• It is further preferred that the solvent used to dissolve a second polymer 10 such as polyurethane be quickly evaporated from the layer in the course of its formation while the water-based solvent preserve its ability to maintain the crosslinked polymer in its swollen state. If the solvent evaporates at too slow of a rate, the hydrated crosslinked polymer will tend to not maintain its desired, hydrated dimensions and the second polymer matrix will limit or reduce the dimensions of the micro-cavity hydrated space.
  • By contrast, a material (or layer) can be formed using a similar or equivalent polymeric blend, but substantially without the presence of water in the solvent, in order to provide a material (or layer) that will provide significantly less (e.g., substantially no) swelling during re-hydration in the presence of water. More preferably the use of propylene glycol methyl ether acetate (PMA) can be used to disperse and shield the crosslinked polymer from clumping and a THF and acetone solvent blend can be used as an emulsion of the crosslinked polymer. More preferably the polyurethane will be soluble in a mixture of THF and a polar aprotic organic solvent such as acetone.
  • Solvent combinations such as THF and acetone can be used in any suitable ratio, e.g., between about 3 to 1, to between about 1.5 to 1 (volume/volume). It is further preferred that the solvent (or solvent system) used to dissolve a second polymer such as polyurethane be relatively easily evaporated from the layer in the course of its formation.
  • Applicant has found that the absence of the non-solvent water tends to yield a film with greater adherence properties to tissue and improved tensile strength. The use of various solvents, e.g., in solvent blends as described herein, permit materials to be built by the creation of multiple layers, and preferably without the use of adhesives, and without the formation of sharp transitions or edges between layers. Further the different solvent blends can be used to provide layers having corresponding property differences, which in turn, can be used to alter such properties as the storage capacity and diffusion properties of active agents within and/or through the various layers. Even further, the continuity (or discontinuity) that can result from a layered organization of these layers can be used to provide or enhance directional diffusion through the material itself.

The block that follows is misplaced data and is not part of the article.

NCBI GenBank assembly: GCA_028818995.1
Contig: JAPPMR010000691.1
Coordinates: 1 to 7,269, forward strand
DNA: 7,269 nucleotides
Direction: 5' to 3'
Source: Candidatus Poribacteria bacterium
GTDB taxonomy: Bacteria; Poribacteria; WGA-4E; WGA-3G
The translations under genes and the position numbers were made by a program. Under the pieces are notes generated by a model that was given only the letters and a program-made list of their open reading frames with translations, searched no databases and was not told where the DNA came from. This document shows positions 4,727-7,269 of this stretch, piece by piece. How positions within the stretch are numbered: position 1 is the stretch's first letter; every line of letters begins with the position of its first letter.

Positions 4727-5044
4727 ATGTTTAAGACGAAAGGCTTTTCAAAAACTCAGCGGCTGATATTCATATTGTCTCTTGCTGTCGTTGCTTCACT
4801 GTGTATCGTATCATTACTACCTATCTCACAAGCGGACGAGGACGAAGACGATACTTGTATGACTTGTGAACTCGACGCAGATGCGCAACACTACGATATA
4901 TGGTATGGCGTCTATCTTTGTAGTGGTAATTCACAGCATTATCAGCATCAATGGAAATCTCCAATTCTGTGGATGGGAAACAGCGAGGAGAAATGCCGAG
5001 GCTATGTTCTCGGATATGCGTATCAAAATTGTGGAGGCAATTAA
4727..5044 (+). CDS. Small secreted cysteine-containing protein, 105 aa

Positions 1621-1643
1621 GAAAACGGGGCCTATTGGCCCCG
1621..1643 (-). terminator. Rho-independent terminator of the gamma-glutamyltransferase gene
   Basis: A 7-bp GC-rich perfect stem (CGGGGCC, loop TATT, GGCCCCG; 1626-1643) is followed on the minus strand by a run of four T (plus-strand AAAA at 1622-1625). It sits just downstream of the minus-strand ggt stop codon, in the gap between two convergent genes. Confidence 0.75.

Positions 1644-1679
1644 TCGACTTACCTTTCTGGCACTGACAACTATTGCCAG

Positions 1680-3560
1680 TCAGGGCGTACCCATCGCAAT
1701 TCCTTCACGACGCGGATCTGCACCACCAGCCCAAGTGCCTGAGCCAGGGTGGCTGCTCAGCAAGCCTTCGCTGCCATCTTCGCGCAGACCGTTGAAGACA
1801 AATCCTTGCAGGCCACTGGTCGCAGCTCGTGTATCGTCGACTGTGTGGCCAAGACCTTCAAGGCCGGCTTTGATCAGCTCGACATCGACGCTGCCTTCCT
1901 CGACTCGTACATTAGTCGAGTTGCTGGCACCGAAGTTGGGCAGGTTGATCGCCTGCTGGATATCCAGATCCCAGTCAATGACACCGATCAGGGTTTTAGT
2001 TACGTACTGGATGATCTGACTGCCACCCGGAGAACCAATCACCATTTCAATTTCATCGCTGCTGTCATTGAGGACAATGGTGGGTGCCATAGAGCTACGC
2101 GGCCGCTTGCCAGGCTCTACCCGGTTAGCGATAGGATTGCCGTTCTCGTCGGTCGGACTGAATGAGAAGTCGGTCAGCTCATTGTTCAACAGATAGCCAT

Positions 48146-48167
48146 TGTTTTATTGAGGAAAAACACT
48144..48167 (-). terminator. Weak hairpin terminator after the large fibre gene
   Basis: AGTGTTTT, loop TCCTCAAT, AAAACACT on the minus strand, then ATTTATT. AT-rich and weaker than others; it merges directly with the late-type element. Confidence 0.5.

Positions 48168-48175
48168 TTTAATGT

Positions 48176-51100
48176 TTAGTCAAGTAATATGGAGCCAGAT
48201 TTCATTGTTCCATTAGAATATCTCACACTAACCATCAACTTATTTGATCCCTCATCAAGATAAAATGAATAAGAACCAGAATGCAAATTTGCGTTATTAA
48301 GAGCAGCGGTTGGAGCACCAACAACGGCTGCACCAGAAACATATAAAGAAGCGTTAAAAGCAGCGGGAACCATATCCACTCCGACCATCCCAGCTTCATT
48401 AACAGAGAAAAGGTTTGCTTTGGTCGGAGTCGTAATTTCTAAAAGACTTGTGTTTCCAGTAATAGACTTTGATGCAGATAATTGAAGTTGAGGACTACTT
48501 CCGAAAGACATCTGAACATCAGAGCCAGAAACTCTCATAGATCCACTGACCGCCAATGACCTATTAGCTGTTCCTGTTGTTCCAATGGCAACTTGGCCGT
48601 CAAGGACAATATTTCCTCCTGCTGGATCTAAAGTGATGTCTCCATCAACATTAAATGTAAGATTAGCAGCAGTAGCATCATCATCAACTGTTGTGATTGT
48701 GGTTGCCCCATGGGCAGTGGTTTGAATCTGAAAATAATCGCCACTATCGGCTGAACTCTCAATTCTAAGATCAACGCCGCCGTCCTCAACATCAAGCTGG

• The solvents, partial-solvents and non-solvents of this invention are preferably relatively miscible, in order to enable the blending of both the interpenetrating copolymer network and the hydrated crosslinked polymer. Though various solvent systems can be used, the use of THF, acetone, water and PMA in the manner described herein is particularly preferred, in that it enables the creation of various layers having respective properties, while ensuring that each layer will adhere to the adjacent layers. In general the solvents used herein will preferably have various traits such as; volatility; polarity; non-toxic residuals; adequate solubility coefficient for the chosen heterogeneous co-polymers.
  • The active agents suitable for use in a material (or region(s) or layer(s) thereof) include drugs or other substances that can be used to treat a disease or condition in a patient or to ameliorate (e.g., treat, prevent or cure) either a disease or condition or its symptoms. In addition to drugs or other substances, such active agents can include, but are not limited to polynucleotides, polypeptides, oligionucleotides, nucleotide analogs, nucleoside analogs, polynucleic acid decoys, antibodies, chimeric antibodies, and nitric oxide releasing agents.
  • The active agent may take the form of any material or surface which when placed into the body causes or inhibits a reaction with a bodily substance. Patients according to the present invention are mammalian animals in need of treatment, preferably humans, including adult humans and human children. For example, an active agent incorporated into the wound dressing devices of the present invention may be used for the treatment of wounds or in promoting skin healing. The active agents can participate in, and improve, the wound healing process, and can include; antimicrobial agents, including but not limited to antifungal agents, antibacterial agents, anti-viral agents, amoebicidal agents, antifungal agents and anti-parasitic agents; anti-inflammatory agents including but not limited to antihistamines; cell growth factors; angiogenic factors; anesthetics or other pain relieving substances; protease inhibitors, mucopolysaccharides, metals; and other wound healing agents or mixtures thereof.